Healthiest Maryland Schools
The Healthiest Maryland Schools, funded by the Maryland Community Health Resources Commission since 2014, aimed to reduce the prevalence of childhood obesity by implementing evidence-based interventions within elementary schools, working directly with parents and caregivers, and training medical staff at the Pediatrics at Midtown Primary Care Clinic.
The flagship component of HMS was its after-school programming. HMS After-school programming targeted low-income, urban children living in West Baltimore City and focused on increasing opportunities for Healthy Eating and Active Living among children in Kindergarten – 5th grade. Programming was delivered by inter-disciplinary teams of UMB students from multiple professional schools (Medicine, Nursing, Dentistry, etc.) and the graduate school, referred to as “Health Leaders.” Health Leaders delivered two evidence-based interventions (Coordinated Approach to Child Health and Hip Hop to Health) to children enrolled in after-school programs in six West Baltimore City elementary schools. Each lesson included health/nutrition education, physical activity, and a healthy snack prepared by the children. The Healthiest Maryland Schools Program also supported the families, children, and communities by offering family health and fitness nights, health fairs, and other healthy eating/active living opportunities at the schools.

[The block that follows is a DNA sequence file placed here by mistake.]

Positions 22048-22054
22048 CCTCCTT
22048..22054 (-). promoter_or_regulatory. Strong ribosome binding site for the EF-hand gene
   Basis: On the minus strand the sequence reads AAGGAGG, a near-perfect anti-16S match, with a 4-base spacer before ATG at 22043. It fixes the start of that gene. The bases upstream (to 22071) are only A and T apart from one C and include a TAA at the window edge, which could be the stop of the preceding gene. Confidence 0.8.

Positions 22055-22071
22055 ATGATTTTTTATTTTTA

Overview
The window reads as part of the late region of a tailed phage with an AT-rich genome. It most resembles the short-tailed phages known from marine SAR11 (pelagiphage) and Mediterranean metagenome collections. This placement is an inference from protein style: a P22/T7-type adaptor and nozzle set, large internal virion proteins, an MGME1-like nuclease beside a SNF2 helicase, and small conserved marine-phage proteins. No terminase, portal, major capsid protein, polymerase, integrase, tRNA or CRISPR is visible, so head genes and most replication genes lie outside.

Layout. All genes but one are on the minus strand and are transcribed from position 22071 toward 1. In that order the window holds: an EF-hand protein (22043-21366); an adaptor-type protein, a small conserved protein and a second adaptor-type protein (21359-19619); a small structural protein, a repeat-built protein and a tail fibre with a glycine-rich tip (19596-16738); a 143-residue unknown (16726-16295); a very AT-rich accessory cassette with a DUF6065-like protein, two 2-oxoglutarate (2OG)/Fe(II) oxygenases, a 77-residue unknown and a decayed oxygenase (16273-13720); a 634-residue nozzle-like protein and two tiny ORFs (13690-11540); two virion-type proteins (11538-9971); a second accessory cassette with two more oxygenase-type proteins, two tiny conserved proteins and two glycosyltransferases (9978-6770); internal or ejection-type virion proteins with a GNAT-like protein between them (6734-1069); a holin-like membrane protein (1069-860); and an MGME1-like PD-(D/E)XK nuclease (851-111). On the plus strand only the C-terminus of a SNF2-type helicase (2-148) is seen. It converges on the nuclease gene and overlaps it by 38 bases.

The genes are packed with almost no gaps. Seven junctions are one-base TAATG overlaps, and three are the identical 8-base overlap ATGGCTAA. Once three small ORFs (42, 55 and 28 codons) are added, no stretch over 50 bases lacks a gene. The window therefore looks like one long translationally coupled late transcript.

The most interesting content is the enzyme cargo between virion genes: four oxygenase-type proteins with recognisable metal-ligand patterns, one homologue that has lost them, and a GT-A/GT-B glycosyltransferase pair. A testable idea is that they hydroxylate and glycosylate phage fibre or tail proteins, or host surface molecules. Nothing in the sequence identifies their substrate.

- Evaluate the impact of a multilevel intervention, combining evidence-based obesity prevention programs involving primary care, the school environment, and family involvement on Healthy Eating Active Living opportunities and knowledge among low-income, urban, predominantly African American children in kindergarten – 5th grade in West Baltimore schools
- Evaluate the impact of an inter-professional education model on professional and graduate students’ understanding of collaborative approaches to solve health issues, and self-efficacy to creatively teach nutrition education and physical activity to children from urban resource-limited environments
PI: Erin Hager, PhD, Associate Professor
CO-PI: Rebecca Carter, MD
University of Maryland, School of Medicine